The recent compilation of large trait datasets has facilitated global analyses of trait covariation that have revealed fundamental evolutionary plant trade-offs between ‘resource acquisitive’ and ‘resource conservative’ life history strategies. For instance, the Leaf Economic Spectrum (LES) has highlighted a global spectrum between plants with short-lived, inexpensive leaves that have high assimilation capacity vs. plants with long-lived, expensive leaves with low assimilation capacity. This global spectrum implies fundamental evolutionary trade-offs that suggest that a plant can’t have it all (i.e. long lived, high leaf mass per area (LMA) leaves with high physiological capacity). However, at certain scales (e.g. between individuals of the same species subjected to different environmental stresses), many of these fundamental trait tradeoffs break down, and some actually show opposite relationships from those documented across many species at a global scale. This begs the question: at what taxonomic scale does the global leaf fast-slow evolutionary trade-off emerge? We combine a large dataset of within-species geographic variation in leaf traits with a global leaf trait database to test how the trait correlations that make up the Leaf Economics Spectrum vary across taxonomic scales from within-species to between families.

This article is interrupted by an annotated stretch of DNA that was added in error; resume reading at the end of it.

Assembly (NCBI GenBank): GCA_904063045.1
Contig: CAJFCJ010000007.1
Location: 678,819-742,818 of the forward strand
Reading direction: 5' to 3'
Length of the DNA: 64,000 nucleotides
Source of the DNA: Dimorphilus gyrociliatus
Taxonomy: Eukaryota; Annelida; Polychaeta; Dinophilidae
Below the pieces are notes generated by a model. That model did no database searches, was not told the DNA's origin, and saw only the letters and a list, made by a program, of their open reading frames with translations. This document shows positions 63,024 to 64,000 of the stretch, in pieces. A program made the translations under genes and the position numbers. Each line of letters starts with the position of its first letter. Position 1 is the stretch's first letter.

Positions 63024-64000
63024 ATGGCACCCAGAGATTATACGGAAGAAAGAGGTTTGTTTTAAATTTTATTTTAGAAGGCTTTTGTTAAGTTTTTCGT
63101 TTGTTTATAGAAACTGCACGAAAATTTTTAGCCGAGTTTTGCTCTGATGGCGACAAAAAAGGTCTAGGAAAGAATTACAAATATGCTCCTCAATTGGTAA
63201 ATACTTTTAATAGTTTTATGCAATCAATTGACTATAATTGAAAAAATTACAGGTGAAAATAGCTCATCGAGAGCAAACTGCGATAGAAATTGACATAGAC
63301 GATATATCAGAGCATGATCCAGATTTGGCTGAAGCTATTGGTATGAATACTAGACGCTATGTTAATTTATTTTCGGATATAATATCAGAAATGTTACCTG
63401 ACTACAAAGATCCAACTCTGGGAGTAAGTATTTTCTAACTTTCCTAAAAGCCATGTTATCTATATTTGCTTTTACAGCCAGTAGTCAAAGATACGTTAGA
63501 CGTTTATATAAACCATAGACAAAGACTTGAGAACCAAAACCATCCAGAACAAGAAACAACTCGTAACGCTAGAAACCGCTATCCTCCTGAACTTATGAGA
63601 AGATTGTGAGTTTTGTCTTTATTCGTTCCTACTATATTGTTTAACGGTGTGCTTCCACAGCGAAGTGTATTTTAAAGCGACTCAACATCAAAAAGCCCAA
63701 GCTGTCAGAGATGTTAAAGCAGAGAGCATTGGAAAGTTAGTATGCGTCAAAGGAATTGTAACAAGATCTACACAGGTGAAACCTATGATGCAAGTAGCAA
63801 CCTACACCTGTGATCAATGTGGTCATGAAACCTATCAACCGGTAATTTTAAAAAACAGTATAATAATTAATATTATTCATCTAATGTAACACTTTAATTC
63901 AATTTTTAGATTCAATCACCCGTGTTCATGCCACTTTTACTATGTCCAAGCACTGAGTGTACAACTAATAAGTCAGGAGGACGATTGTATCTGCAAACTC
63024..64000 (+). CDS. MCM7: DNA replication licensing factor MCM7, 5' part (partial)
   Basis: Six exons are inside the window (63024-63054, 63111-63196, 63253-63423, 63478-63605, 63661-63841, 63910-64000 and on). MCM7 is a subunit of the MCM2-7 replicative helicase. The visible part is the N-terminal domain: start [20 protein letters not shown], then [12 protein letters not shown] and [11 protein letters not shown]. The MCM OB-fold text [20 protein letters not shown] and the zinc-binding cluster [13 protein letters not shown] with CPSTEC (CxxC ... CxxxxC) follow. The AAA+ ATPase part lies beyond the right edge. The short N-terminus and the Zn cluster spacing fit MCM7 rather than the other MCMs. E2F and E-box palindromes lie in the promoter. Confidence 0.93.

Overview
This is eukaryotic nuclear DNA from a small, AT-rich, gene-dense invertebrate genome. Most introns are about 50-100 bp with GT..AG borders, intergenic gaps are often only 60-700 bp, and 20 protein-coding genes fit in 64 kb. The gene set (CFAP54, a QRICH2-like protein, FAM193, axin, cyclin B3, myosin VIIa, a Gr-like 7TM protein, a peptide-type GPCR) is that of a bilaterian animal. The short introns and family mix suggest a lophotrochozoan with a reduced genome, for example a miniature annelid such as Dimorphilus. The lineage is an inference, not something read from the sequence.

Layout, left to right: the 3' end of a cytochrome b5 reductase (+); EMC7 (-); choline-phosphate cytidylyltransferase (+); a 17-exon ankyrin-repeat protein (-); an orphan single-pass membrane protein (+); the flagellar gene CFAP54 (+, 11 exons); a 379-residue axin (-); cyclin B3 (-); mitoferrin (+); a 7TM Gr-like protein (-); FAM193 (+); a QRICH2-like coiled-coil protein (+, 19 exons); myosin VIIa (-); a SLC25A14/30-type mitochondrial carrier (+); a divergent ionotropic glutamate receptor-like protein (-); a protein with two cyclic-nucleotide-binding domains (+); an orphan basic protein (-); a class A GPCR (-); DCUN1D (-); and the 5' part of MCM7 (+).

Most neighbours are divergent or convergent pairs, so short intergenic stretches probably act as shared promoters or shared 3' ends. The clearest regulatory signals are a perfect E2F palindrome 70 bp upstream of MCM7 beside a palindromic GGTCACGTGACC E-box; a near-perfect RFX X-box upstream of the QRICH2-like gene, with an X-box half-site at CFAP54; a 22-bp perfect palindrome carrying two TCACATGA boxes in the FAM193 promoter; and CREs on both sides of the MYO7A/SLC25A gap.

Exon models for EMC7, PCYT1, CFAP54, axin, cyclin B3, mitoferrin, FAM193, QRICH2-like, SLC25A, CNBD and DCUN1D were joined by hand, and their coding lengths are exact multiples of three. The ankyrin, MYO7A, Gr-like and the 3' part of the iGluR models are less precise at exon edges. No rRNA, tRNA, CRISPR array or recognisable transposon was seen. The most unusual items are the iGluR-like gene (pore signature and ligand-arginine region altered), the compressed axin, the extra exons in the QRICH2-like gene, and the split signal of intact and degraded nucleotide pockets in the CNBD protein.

We find that the trait correlations between leaf nitrogen content (per unit leaf mass), leaf mass per area (LMA) and leaf lifespan become progressively weaker at smaller taxonomic scales. In the case of LMA vs. leaf lifespan, the sign of the relationship actually switches from strongly positive across families to negative within species. These three leaf traits differ in the taxonomic level that contains the most trait variation, highlighting how differential phylogenetic trait conservatism can alter the strength of ‘universal’ trait syndromes. Our findings suggest that the evolutionary trade-offs that create strong trait correlations across the tree of life do not always operate at the level at which we understand speciation to occur, the level of individuals within a population. Thus, although these tradeoffs likely represent fundamental physiological constraints, they probably do not drive sympatric speciation. The potential contrast between macro- and microevolutionary selection pressures has implications for trait based studies of community ecology and ecosystem function.